Watch for Updates on New Rule on Gig Workers. A new rule could see more gig workers added to employer payrolls. The Department of Labor said the proposal would affect millions of workers particularly in industries such as ride-share transportation, construction, restaurants, and healthcare. The new rule would also put into place stricter testing to determine when employers should count contractors as employees.
Prepare ERISA Plan Report. Applicable employers are required to file an employee benefits plan report, Form 5500, with the Department of Labor if, on the first day of an ERISA plan year (which is different than the policy year), 100 or more participants are enrolled in coverage.
Prepare Medicare Part D Disclosure. Employers providing prescription drug coverage to Medicare-eligible individuals must also disclose to the Centers for Medicare and Medicaid Services (CMS) whether the coverage is creditable or non-creditable. This annual disclosure must be made no more than 60 days after the beginning of each plan year. The disclosure is required regardless of whether the entity’s coverage is primary or secondary to Medicare.
Review New Rules for Health Plan Transparency. Most group health plans and issuers of group or individual health insurance coverage must make available or disclose personalized pricing information for all covered items and service to their participants, beneficiaries, and enrollees through an online consumer tool, or in paper form, upon request.
Cost estimates must be provided in real-time based on cost-sharing information that is accurate at the time of the request to participants, the public, and the federal government, including making cost-sharing information available online. Some rules are applicable starting with the first plan year beginning on or after Jan. 1, 2022, while others are applicable on July 1, 2022, or as of the first plan year beginning in 2023. Some rules have been delayed indefinitely. Compliance for Price Comparison Information is required on the first day of the plan year beginning on or after Jan. 1, 2023.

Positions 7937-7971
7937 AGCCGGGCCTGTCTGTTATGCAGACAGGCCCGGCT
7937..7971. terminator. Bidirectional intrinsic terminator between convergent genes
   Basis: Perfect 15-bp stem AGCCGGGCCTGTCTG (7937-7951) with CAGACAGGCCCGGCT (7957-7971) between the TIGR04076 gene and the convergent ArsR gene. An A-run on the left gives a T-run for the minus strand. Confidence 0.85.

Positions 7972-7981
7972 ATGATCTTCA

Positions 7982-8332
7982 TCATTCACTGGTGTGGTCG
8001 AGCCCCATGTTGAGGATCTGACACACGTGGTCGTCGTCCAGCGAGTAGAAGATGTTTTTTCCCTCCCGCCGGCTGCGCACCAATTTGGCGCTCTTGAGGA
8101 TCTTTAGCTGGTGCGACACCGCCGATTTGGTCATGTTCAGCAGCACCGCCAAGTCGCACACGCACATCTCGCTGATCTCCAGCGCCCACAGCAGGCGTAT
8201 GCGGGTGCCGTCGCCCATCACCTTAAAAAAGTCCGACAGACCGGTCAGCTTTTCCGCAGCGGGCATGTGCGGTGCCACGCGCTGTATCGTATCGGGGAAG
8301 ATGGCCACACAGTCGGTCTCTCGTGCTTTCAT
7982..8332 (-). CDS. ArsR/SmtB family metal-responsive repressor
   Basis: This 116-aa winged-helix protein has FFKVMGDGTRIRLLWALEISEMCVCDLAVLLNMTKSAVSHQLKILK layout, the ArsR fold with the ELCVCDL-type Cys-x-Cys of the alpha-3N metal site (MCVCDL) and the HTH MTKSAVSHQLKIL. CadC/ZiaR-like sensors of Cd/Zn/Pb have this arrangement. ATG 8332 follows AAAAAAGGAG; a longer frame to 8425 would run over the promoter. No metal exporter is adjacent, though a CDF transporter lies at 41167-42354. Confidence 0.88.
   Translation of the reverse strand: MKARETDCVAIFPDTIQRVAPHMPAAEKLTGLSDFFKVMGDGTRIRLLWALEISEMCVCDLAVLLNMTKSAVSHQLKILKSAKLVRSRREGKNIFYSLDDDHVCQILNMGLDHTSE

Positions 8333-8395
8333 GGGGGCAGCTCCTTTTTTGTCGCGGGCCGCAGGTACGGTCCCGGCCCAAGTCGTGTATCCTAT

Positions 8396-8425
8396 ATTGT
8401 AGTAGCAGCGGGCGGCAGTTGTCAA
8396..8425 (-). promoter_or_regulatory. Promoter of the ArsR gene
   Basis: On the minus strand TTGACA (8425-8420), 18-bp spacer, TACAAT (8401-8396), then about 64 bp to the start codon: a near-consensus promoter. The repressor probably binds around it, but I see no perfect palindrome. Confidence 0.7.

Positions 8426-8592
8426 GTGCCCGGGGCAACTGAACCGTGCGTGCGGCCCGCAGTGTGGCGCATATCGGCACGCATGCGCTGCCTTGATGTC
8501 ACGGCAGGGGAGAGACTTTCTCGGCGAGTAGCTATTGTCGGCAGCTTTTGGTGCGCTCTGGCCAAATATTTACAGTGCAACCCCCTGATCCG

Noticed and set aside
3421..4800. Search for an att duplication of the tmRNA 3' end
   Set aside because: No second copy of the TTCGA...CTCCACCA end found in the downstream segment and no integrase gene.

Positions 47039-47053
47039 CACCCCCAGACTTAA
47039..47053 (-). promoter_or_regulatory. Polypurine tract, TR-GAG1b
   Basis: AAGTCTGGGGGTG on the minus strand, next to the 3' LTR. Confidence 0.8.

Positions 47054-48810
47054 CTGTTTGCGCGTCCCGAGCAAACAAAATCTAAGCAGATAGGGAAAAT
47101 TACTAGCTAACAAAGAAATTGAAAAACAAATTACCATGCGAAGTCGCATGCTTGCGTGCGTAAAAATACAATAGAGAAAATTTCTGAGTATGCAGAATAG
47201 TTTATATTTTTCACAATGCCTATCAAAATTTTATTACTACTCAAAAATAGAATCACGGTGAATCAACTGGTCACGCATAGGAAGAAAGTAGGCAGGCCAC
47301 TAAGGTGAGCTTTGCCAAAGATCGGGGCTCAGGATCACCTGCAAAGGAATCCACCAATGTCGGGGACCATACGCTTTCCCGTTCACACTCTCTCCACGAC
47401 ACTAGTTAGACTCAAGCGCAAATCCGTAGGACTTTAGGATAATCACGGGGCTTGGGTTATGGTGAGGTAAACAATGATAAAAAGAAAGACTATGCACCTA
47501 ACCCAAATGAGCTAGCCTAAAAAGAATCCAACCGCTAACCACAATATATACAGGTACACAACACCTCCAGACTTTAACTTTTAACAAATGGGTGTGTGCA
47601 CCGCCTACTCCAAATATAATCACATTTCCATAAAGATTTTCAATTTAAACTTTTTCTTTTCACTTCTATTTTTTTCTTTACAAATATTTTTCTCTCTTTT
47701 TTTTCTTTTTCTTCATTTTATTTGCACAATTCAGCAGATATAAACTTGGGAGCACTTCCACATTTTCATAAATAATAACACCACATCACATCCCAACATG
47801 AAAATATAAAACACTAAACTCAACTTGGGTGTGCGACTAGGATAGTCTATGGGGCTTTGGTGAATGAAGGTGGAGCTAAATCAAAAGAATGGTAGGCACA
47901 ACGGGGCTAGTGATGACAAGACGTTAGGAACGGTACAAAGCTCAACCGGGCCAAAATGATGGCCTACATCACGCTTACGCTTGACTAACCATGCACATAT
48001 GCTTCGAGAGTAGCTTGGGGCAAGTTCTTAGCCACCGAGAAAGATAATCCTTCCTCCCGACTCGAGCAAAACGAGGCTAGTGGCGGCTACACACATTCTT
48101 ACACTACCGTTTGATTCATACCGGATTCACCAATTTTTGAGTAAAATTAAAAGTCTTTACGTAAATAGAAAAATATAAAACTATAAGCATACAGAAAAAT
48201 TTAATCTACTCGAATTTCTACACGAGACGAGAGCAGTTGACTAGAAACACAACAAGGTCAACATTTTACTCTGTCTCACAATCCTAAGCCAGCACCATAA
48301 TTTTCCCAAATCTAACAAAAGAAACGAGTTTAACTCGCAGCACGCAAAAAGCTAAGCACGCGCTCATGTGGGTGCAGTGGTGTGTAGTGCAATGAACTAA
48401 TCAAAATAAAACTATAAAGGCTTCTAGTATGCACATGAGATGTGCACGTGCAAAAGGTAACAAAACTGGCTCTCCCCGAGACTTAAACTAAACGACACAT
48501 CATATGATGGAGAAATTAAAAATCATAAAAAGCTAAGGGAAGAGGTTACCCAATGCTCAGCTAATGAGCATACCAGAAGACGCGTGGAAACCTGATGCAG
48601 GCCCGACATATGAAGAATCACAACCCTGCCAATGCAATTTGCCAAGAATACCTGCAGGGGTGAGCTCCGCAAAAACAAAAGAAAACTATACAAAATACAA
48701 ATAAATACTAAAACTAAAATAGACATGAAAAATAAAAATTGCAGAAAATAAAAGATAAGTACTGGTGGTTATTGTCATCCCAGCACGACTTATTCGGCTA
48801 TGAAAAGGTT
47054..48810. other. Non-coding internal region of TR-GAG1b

Monitor State Developments. State laws can vary. If your business has locations in multiple states, be sure to stay up to date on any state-specific changes which may impact your organization, such as minimum wage increases, expanded leave provisions, and posting requirements.
Consider a Job Posting Audit. An increasing number of states have added pay transparency laws that include regulations in areas such as disclosing pay in job postings and/or during the applicant screening process. This is especially important if your job postings permit out of state applicants and remote workers.
Conduct a Pay Equity Audit. Audit compensation components to ensure there is no unintended wage disparity.
Plan Ahead for Employee Appreciation Day. An annual holiday observed on the first Friday in March, Employee Appreciation Day recognizes employees for their commitment and hard work. On Friday, March 3, 2023, make plans to celebrate your most valuable asset - your employees.
Need Help? We've got you covered. Depending on your business and industry, your HR checklist may be different and even more complex. As an IRS-certified Professional Employer Organization (PEO), Propel HR has been a leading provider of Human Resources and payroll solutions for more than 25 years. We partner with small to mid-sized businesses to manage payroll, employee benefits, compliance and risks, and other HR functions in a way that maximizes efficiency and reduces costs. If you need help, just give us a call at (800) 446-6567 or to learn more, visit www.propelhr.com.
PLEASE NOTE: This information is for general reference purposes only. As we continue to work during an active pandemic, laws, regulations, and filing deadlines are likely to change. Please check with the appropriate organizations or government agencies for the latest information and consult your employment attorney and/or benefits advisor regarding your responsibilities. In addition, your company may be exempt from certain requirements and/or be subject to different requirements under the laws of your state. (Updated December 14, 2022)